UNDERNEWS

Undernews is the online report of the Progressive Review, edited by Sam Smith, who has covered Washington during all or part of one quarter of America's presidencies and edited alternative journals since 1964. The Review has been on the web since 1995. See main page for full contents

March 2, 2009

THE PHANTOM FILIBUSTER

David E. RePass, NY Times - Most Americans think of the filibuster (if they think of it at all) through the lens of "Mr. Smith Goes to Washington" - a minority in the Senate deeply disagrees with a measure, takes to the floor and argues passionately round the clock to prevent it from passing. . .

To reduce deadlock, in 1917 the Senate passed Rule 22, which made it possible for a supermajority - two-thirds of the chamber - to end a filibuster by voting for cloture. The two-thirds majority was later changed to three-fifths, or 60 of the current 100 senators.

In recent years, however, the Senate has become so averse to the filibuster that if fewer than 60 senators support a controversial measure, it usually won't come up for discussion at all. The mere threat of a filibuster has become a filibuster, a phantom filibuster. Instead of needing a sufficient number of dedicated senators to hold the floor for many days and nights, all it takes to block movement on a bill is for 41 senators to raise their little fingers in opposition. . .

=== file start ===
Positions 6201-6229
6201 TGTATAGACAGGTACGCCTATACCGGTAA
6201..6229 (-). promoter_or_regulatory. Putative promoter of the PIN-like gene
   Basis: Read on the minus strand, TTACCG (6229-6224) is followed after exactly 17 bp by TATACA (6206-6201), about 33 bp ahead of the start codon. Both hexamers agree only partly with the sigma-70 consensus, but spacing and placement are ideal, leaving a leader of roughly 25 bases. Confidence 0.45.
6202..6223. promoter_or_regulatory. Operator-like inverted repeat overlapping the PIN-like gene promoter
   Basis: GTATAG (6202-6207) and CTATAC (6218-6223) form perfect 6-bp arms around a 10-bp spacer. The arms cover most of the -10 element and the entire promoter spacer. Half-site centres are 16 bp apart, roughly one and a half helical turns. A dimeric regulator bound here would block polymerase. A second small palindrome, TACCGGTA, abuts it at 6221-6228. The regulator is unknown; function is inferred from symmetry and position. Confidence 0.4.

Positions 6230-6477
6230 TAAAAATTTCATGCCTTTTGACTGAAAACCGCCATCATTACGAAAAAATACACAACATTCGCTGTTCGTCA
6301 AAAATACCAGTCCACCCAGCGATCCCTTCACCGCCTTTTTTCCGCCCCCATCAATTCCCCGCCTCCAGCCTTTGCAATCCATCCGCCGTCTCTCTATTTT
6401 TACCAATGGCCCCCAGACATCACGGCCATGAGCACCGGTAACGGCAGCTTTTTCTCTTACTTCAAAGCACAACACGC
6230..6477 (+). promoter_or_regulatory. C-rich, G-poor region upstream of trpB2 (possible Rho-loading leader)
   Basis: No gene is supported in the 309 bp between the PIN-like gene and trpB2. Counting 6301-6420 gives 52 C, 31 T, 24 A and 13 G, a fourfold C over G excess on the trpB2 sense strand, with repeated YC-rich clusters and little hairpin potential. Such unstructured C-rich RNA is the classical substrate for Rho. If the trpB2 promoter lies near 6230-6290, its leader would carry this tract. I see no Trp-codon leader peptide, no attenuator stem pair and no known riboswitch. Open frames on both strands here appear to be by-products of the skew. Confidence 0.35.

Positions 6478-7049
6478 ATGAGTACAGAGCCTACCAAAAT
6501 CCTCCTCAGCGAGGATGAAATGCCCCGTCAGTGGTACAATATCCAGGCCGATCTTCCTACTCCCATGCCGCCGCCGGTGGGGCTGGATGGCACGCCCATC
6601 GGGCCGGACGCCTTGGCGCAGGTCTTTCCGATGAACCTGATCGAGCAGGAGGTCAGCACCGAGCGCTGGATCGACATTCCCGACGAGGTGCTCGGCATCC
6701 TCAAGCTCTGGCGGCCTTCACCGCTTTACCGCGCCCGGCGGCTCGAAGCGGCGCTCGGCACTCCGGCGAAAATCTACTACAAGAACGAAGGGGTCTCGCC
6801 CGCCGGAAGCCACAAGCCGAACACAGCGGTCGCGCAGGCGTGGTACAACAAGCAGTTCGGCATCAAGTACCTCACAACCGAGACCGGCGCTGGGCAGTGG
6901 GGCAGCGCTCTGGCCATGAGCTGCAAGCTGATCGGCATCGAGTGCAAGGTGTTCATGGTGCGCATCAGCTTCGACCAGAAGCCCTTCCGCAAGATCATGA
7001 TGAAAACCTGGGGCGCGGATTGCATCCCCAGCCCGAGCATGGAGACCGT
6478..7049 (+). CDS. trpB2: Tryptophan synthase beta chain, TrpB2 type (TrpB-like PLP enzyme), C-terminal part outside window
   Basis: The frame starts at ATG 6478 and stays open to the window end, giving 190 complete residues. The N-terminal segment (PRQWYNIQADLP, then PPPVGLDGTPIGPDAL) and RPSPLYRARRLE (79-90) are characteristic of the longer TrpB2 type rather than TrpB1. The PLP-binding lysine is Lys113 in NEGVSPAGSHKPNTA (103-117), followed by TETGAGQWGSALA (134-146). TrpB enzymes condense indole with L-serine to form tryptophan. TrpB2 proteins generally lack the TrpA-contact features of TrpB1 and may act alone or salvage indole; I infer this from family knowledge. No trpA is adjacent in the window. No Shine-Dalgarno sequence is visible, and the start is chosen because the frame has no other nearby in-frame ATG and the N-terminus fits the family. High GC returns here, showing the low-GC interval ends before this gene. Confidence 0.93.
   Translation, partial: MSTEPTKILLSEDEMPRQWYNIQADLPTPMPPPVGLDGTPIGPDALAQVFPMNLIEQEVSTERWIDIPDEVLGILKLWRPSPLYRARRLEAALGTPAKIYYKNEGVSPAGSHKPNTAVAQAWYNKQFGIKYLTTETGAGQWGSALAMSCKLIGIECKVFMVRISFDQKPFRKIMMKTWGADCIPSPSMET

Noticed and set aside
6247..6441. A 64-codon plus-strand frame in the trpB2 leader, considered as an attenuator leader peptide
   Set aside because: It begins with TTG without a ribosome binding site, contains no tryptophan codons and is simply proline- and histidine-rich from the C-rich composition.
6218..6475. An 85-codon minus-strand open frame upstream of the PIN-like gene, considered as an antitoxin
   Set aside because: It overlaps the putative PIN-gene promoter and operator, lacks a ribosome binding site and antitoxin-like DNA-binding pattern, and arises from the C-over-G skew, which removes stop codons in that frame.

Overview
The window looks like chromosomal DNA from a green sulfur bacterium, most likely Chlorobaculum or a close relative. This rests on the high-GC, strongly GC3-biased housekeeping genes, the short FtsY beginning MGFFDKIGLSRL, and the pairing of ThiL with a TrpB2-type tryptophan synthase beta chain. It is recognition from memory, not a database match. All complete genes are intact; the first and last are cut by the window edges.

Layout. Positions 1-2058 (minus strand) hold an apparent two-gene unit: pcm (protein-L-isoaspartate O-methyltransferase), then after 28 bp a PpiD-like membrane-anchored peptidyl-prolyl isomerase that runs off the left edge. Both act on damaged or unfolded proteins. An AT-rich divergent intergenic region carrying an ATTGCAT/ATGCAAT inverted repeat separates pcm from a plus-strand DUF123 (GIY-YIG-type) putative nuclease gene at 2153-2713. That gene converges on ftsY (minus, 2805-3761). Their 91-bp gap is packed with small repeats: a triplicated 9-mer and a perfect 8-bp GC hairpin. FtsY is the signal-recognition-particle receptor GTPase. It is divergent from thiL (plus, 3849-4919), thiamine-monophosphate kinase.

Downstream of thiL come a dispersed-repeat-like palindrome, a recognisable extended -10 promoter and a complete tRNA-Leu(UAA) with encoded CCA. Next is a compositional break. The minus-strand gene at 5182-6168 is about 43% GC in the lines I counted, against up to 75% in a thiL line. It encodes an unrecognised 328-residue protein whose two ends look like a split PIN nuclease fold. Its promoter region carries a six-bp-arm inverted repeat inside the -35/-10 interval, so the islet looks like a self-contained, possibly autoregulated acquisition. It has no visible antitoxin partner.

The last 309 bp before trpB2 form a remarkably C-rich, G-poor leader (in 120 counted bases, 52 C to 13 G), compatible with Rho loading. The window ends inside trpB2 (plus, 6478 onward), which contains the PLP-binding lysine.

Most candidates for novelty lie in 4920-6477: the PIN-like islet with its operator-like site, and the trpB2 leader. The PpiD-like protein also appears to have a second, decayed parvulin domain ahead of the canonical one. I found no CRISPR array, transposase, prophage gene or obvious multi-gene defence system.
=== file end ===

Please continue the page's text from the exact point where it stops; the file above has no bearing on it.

The phantom filibuster is clearly unconstitutional. The founders required a supermajority in only five situations: veto overrides and votes on treaties, constitutional amendments, convictions of impeached officials and expulsions of members of the House or Senate. The Constitution certainly does not call for a supermajority before debate on any controversial measure can begin.

And fixing the problem would not require any change in Senate rules. The phantom filibuster could be done away with overnight by the Senate majority leader, Harry Reid. All he needs to do is call the minority's bluff by bringing a challenged measure to the floor and letting the debate begin.

Some argue that this procedure would mire the Senate in one filibuster after another. But avoiding delay by not bringing measures to the floor makes no sense. For fear of not getting much done, almost nothing is done at all. And what does get done is so compromised and toothless to make it filibuster-proof that it fails to solve problems. . .

It is up to Mr. Reid. He can do away with the supermajority requirement for virtually all significant measures and return majority rule to the Senate.

1 Comments:

Blogger jtennis192 said...

This is an interesting proposition, but are there any examples of when this 'phantom filibuster' have actually blocked discussion on a bill? Thanks for you help.

April 24, 2009 10:05 AM  

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